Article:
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From Eli Collins <...@cloudera.com>
Subject Re: [DISCUSSION]: Future of Hadoop system testing
Date Mon, 11 Oct 2010 00:16:44 GMT
Hey Cos,

I can't comment on the relative amounts of effort between the options
here, but it seems like having a single system testing framework is
preferable, in which case it makes sense to extend Herriot to work w/o
build instrumentation.

This new "standard" mode even seems to be a reasonable default, ie
make it easy to add simple black box system tests and only pay the
cost/learning curve for FI/instrumentation when needed.


On Fri, Oct 8, 2010 at 2:06 PM, Konstantin Boudnik <cos@apache.org> wrote:
> All,
> I want to start a discussion about future approaches to perform Hadoop
> system (and potentially other types of) testing in 0.22 and later.
> As many of you know recent development effort from a number of Hadoop
> developers brought to the existence new system test framework codename Herriot.
> If you never hear about it please check HADOOP-6332 and
> http://wiki.apache.org/hadoop/HowToUseSystemTestFramework
> Now, Herriot is a great tool which allows for much wider and powerful
> inspection and interventions of/into remote Hadoop's daemons (aka
> observability andjcontrollability). There's a catch, however, for such powers
> come at the costs of a build instrumentation.
> On the other hand, there's a fairly large number of cases where no
> introspection into daemons' internals is required. These can be carried by
> a simple communication via Hadoop CLI. To name a few: testing ACL refreshes,
> basic file ops, etc.
> However, there's a lack of any common understanding yet agreement on how this
> might be performed. I'd like to start the conversation which will, hopefully,
> let's us work out some tactics.
> I can see three possible approaches (might be more and I just don't see
> them?):
>  1) adding special mode to Herriot to work with non-instrumented clusters. In
>  such a mode (let's call it 'standard' for now) the framework will have only
>  reduced functionality such as:
>    - start/stop a remote daemon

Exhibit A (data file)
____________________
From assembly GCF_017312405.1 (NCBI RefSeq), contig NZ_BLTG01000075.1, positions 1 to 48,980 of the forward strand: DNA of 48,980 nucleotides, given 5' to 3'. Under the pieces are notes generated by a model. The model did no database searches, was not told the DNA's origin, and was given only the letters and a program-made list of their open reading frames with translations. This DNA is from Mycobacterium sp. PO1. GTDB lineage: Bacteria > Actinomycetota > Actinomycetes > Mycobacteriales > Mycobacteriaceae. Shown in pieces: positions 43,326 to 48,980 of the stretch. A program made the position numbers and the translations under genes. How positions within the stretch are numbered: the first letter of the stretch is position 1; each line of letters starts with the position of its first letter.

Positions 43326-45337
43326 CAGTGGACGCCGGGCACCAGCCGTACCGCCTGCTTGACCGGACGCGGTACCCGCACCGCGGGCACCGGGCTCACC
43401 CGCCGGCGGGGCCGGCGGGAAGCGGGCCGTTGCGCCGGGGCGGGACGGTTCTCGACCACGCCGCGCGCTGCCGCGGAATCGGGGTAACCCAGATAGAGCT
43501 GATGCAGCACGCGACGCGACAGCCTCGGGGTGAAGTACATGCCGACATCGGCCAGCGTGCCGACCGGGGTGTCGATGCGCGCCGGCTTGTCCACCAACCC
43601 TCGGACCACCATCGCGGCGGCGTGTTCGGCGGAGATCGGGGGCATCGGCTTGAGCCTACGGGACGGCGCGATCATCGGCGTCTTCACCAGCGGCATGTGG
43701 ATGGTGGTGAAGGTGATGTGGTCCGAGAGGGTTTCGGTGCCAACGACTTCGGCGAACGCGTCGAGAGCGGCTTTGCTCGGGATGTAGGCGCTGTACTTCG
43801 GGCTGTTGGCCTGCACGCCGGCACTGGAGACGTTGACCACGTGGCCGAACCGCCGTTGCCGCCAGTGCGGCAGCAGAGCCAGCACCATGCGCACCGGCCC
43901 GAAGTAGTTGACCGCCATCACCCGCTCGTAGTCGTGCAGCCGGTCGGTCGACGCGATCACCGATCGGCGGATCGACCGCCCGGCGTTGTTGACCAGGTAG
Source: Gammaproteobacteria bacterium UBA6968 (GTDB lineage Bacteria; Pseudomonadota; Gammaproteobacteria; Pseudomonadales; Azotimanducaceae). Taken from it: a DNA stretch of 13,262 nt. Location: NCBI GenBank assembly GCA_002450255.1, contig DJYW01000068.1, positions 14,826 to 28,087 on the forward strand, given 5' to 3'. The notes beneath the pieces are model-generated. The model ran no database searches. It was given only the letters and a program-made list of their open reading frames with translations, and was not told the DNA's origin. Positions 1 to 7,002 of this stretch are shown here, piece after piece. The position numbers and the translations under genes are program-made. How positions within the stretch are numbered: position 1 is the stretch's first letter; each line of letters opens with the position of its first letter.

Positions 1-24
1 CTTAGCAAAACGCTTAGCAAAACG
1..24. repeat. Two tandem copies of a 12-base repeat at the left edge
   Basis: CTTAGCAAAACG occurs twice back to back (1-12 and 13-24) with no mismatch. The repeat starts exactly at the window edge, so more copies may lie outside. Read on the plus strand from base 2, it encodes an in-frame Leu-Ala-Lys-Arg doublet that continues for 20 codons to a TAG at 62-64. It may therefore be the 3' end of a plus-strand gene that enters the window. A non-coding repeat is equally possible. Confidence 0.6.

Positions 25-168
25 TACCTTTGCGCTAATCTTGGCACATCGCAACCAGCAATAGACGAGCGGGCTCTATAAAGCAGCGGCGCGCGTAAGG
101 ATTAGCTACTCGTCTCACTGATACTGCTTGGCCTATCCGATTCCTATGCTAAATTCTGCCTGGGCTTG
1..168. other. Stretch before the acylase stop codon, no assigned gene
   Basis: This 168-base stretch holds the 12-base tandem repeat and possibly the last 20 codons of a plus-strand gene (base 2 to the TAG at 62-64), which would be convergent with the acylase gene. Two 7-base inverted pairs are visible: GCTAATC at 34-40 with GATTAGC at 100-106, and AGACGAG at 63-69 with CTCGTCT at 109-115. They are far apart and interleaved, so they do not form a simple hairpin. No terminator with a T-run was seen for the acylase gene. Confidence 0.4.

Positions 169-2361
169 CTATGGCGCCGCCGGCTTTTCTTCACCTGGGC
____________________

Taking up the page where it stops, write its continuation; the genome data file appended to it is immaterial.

>    - change/push a daemon configuration
>    - simple(-ier) interfaces to HDFS via DFSClient
>    - simple(-ier) interface to work with MR
>    - (the list might be extended apparently)
>  2) Groovy (or even bash) front-end for system tests. The latter is pretty
>  poor, in my opinion, because unlike Groovy Unix shell won't provide
>  abilities to work with public Hadoop (Java) APIs directly. Groovy, on the
>  other hand, is much more expressive than Java; it's highly dynamic, and
>  provides MOP among other things. (Please, let's not start a discussion about
>  Groovy vs. Scala here!)
>  3) Creating custom SSH-based command executors on top of CLITestHelper and
>  then reusing the rest of that infrastructure to create tests similar to
>  TestCLI.
> My ultimate goals is to, essentially, has a single uniformed test
> driver/framework (such as JUnit) to control all/most types of tests execution
> starting at the TUT (true unit tests end) up to the system and, potentially,
> load tests.
> One of the benefits such approach will provide is to facilitate integration of
> other types of testing into CI infrastructure (read Hudson) and will provide
> well-supported and familiar for many test development environment, lowering the
> learning curve for potential contributors who might want to join Hadoop
> community and helps us to make Hadoop even better product.
> --
> With best regards,
>        Konstantin Boudnik (aka Cos)
> A212 4206 7EC6 F8BF 20E6  7C37 32A5 E27E 4C03 A1A1
> Attention! Streams of consciousness are disallowed
> Cos' pubkey: http://people.apache.org/~cos/cos.asc

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